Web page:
Abstract: Basin Modelling of Fluid Flow, Migration, Trap Integrity and Overpressuring: Are We All Very Wrong?
BOLAS, HEGE NORDGARD, EIRIK VIK, BRITTA PAASCH, CHRISTIAN HERMANRUD, Present address: Stanford University, Dept. of Geophysics, Stanford, CA94305-2215m, USA, Statoils Research Centre, Postuttak, 7005 Trondheim, Norway
Two-dimensional basin modelling of fluid flow is being used extensively to aid hydrocarbon exploration. Such modelling predicts the build-up of fluid pressures, fluid transport including hydrocarbon migration, and leakage of reservoirs. The fundamental assumption behind such modelling is that sediment compaction is being controlled by mechanical forces only. Accordingly, the effetctive stress (overburden - pore pressure) is modelled to be driving porosity reduction, with the result that overpressured rocks are modelled to have elevated porosity (undercompaction). The resulting fluid flow and overpressures are fundamental to the main results of the modelling, as these are modelled as the driving forces for hydrocarbon migration.
To test the validity of the concept of undercompaction in North Sea shales, and to quantify the extent of porosity elevation as a function of overpressuring, density and sonic log responses and pore pressures from nine different stratigraphic units in 80 different wells were collected. Each stratigraphic unit was analysed as a separate entity in order to separate the effects of overpressuring from those of changing lithology. Contrary to assumptions, the analysis demonstrated that the overpressured rocks did not have higher porosities than their normally pressured counterparts. This result suggested that porosity reduction in the investigated shales was not resulting from mechanical compaction, and that our present style of fluid flow basin modelling could not give reliable results.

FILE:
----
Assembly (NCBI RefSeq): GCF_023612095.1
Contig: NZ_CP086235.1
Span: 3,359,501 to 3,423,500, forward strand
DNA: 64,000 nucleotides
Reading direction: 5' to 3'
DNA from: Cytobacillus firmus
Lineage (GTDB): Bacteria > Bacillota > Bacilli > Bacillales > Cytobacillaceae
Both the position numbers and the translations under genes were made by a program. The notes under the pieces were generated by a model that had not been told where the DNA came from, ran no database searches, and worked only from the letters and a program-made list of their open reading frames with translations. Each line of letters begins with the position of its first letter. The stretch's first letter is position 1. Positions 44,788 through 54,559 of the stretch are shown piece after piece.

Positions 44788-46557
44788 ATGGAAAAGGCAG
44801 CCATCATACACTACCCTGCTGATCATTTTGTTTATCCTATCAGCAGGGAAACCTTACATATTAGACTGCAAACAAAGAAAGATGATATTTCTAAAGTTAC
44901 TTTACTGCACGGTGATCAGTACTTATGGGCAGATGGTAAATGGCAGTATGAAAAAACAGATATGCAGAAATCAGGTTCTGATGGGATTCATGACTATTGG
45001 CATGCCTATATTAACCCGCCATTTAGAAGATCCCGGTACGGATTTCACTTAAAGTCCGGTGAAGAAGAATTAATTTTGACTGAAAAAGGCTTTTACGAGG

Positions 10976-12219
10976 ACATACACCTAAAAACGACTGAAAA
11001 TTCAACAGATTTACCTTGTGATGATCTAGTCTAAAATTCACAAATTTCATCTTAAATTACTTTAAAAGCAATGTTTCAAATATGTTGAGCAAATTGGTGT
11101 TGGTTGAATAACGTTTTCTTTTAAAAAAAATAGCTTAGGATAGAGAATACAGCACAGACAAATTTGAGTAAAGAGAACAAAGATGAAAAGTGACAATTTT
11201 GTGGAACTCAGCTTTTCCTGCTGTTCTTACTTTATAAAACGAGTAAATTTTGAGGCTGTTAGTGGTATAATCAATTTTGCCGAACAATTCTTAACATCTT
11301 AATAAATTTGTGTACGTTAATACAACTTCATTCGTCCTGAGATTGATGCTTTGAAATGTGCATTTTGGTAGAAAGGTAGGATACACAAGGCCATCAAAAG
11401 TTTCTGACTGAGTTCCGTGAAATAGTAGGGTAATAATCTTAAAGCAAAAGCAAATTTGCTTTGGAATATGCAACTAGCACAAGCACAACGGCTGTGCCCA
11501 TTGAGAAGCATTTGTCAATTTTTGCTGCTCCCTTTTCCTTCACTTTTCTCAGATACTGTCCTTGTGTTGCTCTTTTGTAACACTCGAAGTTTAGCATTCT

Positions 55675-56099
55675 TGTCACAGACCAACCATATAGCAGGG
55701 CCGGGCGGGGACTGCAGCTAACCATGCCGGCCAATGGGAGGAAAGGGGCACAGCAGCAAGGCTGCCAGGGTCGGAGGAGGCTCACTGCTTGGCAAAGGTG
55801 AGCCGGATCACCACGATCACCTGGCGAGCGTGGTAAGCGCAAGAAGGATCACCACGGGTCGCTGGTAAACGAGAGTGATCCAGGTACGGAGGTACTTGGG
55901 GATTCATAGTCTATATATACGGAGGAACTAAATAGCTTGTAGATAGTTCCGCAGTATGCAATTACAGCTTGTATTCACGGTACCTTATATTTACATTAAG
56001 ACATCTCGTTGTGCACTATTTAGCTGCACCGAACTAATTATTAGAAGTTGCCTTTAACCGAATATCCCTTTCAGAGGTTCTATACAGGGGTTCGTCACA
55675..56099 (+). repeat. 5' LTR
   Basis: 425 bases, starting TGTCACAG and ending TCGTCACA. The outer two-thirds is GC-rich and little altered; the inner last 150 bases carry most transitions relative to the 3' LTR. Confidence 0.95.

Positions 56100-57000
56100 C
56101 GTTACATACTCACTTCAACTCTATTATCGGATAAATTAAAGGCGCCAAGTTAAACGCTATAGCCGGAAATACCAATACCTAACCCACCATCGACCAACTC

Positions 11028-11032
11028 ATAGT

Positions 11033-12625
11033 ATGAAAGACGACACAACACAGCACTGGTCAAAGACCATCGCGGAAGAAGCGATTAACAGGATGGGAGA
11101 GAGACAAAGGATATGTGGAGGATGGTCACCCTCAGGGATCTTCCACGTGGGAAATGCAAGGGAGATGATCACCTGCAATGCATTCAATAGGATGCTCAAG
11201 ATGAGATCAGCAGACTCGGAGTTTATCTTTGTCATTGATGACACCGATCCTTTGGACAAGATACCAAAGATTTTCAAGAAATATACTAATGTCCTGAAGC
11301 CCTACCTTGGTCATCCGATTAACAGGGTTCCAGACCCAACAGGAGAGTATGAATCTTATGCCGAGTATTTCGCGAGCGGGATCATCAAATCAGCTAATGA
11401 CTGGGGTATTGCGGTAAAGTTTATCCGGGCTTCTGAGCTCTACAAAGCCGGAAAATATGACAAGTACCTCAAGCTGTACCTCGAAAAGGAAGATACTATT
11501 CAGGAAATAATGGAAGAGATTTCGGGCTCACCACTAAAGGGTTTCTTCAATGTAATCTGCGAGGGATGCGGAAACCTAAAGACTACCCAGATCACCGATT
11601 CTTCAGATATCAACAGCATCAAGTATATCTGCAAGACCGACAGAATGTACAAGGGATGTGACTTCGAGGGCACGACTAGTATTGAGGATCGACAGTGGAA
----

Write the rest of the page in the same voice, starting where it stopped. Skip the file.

To test this hypothesis further, basin modelling of several overpressured wells in the North Sea was carried out. The parameters in the permeability and porosity equations were adjusted until a satisfactory fit between observed and modelled porosity and fluid pressure was achieved. However, the modelled porosity vs. depth history of the sediments deviated significantly from the porosity vs. depth relationships we observe in shale in the North Sea today, irrespective of our choice of input parameters.
We further observed that the significant increase in pore pressure which some formations experience when they are buried below certain depths could not be accounted for by the modelling.
As the data show no signs of undercompaction, and as the modelling based on mechanical compaction gives unacceptable results, it is inferred that mechnical compaction is not the main driving force for porosity reduction in shales. This further implies that the modelled overpressures and resulting fluid flow, including hydrofracturing and cap rock leakage, should be judged with considerable caution.
AAPG Search and Discovery Article #90937©1998 AAPG Annual Convention and Exhibition, Salt Lake City, Utah